Religions do not need a magical component. Nor do they need a divinity. THey can be constructed without either.

But I have come to believe that religions, as political constructs, are a necessary property of any civilization – of any people, of any government.

I had previously thought that they were simply exceptional pedagogical tools, given the limitations of human youth and the diversity of human age and ability.

But I’m convinced otherwise.

We need a new religion. Because we need a new means of persisting the terms by which we consent to be ruled — governed.

The west is unique and it was superior, because of ONE BELIEF: THat in all things, we should maintain the balance of power.

Christianity can only evaluated as one element of the balance of power. It provided a means by which the collapsing mercantile and bureaucratic south to maintain it’s influence over the militaristic and tribal north. It functioned as a judiciary among the competing european monarchical states. It provided a balance between the state and the individual by establishing the terms by which they would consent to be ruled. It provided a political and military means of balancing the poorer and fragmented west against the wealthier and totalitarian east.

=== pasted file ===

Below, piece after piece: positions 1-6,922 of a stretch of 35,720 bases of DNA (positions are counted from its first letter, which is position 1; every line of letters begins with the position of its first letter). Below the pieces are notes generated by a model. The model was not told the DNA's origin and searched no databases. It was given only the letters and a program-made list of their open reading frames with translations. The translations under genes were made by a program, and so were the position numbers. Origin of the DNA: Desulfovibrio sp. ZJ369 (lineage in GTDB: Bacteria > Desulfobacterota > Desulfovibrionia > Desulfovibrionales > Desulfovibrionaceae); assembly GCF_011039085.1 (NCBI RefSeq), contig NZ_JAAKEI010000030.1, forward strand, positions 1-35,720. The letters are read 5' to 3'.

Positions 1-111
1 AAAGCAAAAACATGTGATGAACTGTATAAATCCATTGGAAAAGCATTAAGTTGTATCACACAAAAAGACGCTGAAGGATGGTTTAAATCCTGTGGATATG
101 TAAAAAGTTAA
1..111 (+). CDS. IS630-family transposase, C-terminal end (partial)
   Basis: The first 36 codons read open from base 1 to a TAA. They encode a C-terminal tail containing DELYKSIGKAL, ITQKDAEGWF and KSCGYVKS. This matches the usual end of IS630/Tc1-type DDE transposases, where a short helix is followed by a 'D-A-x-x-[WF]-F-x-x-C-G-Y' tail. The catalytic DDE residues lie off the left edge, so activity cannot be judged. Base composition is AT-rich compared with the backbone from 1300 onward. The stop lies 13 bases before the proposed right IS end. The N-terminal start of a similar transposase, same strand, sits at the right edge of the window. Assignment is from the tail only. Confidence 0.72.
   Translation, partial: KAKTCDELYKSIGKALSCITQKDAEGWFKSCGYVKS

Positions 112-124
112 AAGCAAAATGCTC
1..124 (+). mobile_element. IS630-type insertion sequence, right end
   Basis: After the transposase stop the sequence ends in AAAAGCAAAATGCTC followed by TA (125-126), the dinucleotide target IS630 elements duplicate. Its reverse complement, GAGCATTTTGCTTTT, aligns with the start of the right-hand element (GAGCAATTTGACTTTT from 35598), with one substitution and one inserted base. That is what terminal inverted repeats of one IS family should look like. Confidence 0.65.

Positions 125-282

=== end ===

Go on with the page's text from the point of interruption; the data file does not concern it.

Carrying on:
We have all but abandoned christendom in our quest for world dominance – we have done this consciously as cross-civilization traders and conquerors who establish a new ethics based upon the necessities of economics — the ethics of trade and trade alone.

We have all but abandoned christianity as our pseudo-rational basis of ethics, and the underlying system of ethical pedagogy in an effort to build an international empire, and a domestic multi-cultural society, based upon the economics of trade and trade alone.

But we are abandoning the one thing that made the west successful despite it’s weakness, despite it’s poverty, despite it’s small size: the balance of powers.

And a balance of powers is only possible among people with a similar framework of ethics.

To the rest of the world, a balance of power is antithetical.

And a balance of power cannot be enshrined purely in a constitution. The destruction of our constitution by way of the commerce clause, and the conversion of our supreme court from protestant ethical judgements to jewish and catholic judgements is proof enough.

The proletarianization of the political mythology into totalitarian democracy and away from noble or upper-class balance-of-powers, and in particular, the balance of powers between social classes is the cause of our loss of western identity.

We need a reformation.

That reformation needs to specifically state the underlying ethics of the balance of power – where private property for the individual, and the separation of powers, which requires consent of the social classes, is our ethic.

Everything else isn’t progressive. It’s regressive. Regressive into those systems which are used elsewhere but led nowhere.

The industrial revolution happened twice. Once in greece. Once in England. Both times under rule by the middle class under a balance of power.